The Baader Meinhof Complex movie poster
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The Baader Meinhof Complex movie poster

The Baader Meinhof Complex Movie Review

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Every year, the Oscars praise five foreign language films that few people in the United States have seen. More often than not, these films are excellent, and yet they rarely get prominent theatrical releases in America. And when they do, they often are released months after the Academy Awards are handed out in a time where they are guaranteed to receive amazingly little attention. Such is the case with The Baader Meinhof Complex (Der Baader Meinhof Komplex), an excellent, action-packed drama certainly deserving of worldwide recognition.

The Baader Meinhof Complex is about the rise and fall of the 1960's and 1970's German terrorist group The Red Army Faction (RAF), which conducted bombings, shooting and kidnappings throughout Europe in retaliation for what they saw as fascist policies by Western nations. The group was led by a few select individuals, most notably recognized journalist Ulrike Meinhof (Martina Gedeck) and Andreas Baader (Moritz Bleibtreu), who attempted to spread their views throughout the continent only to watch as later generations of the RAF took upon more extreme measures to get their point across.

From director Uli Edel and the writer of Downfall, Bernd Eichinger, based on the book by Stefan Aust, The Baader Meinhof Complex is an incredibly detailed, well-acted and violent depiction of the RAF's developments and attacks. Ranging in at two-and-a-half hours, the movie is both a deep character study and a thrilling collection of terrorist attacks. The movie looks great, taking elements from The Bourne Supremacy (including the score, which sounds eerily similar and at times identical) and applying them to a true story.

Having not been born until long after the RAF's reign of terror had ended, I knew little about their actions or what motivated them. Given the renewed focus on terrorism over the last ten years, it's intriguing to watch a story that shows what drives young, seemingly innocent people to commit murder in the face of tyranny. Eichinger's screenplay is incredibly well written and the actors take things to the next level, delivering superb performances all around.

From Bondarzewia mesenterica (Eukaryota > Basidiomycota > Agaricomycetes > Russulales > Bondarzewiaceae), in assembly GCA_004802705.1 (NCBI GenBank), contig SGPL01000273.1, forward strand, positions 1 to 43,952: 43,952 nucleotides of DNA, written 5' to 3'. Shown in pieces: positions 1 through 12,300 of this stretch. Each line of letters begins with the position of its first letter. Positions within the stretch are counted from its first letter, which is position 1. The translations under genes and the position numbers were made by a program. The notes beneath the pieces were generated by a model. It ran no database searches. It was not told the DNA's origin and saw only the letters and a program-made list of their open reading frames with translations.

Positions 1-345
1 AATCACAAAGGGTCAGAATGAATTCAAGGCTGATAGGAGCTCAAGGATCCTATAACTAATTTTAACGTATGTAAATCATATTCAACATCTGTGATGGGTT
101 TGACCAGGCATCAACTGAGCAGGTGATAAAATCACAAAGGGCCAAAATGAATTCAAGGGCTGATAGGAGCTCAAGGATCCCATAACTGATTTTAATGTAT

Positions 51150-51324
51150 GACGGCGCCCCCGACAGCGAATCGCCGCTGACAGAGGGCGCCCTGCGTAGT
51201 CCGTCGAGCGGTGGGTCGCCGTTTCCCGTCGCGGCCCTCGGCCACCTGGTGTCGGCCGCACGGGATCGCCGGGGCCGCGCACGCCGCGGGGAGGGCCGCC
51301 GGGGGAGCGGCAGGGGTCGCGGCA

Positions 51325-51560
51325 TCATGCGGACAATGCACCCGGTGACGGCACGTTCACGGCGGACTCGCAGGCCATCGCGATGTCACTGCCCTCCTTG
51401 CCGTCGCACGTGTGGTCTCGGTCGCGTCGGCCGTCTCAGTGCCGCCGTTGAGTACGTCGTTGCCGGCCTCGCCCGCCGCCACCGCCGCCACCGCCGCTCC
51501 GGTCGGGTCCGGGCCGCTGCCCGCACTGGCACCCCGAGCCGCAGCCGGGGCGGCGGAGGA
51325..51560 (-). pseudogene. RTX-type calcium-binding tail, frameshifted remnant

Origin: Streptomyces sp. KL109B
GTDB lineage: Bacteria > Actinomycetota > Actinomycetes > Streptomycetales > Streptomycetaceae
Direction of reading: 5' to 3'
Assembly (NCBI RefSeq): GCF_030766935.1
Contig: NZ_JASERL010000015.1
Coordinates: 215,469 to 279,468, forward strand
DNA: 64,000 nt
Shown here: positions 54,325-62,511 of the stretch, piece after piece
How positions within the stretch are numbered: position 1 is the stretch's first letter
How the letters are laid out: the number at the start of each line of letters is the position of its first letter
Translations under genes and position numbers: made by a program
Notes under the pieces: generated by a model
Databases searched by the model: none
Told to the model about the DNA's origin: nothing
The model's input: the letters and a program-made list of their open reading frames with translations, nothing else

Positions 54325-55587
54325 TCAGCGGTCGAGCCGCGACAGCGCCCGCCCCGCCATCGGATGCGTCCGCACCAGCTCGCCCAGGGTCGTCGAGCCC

The movie is surprisingly violent, as Edel does not hold back when depicting the various attacks the RAF committed over the course of several years. The film isn't particularly bloody, but Edel's directorial style is blunt and gritty, establishing a sense of realism seen in few films.

The movie does begin to feel long in the third act, as the film shifts to focus on the trial of the remaining RAF members and their time in prison. At the same time, new characters are introduced to continue the violence, but they're given little background or setup. There are quite a few scattered throughout the film that appear out of nowhere only to be killed a short time later, though some of their deaths or captures have a bearing on the emotional track of the film. Furthermore, even the main characters seem somewhat underdeveloped; while we see how their characters are defined by their struggles, there isn't enough exposition early on to show how they came to have such hatred in the first place. It's clear that Edel wanted to jump into the action quickly - which he does - but he loses our point of reference in the process.

Despite its flaws, The Baader Meinhof Complex is a consistently captivating drama that will appeal to both foreign film and action buffs. The movie is one of the best films of the year.

Review by Erik Samdahl unless otherwise indicated.

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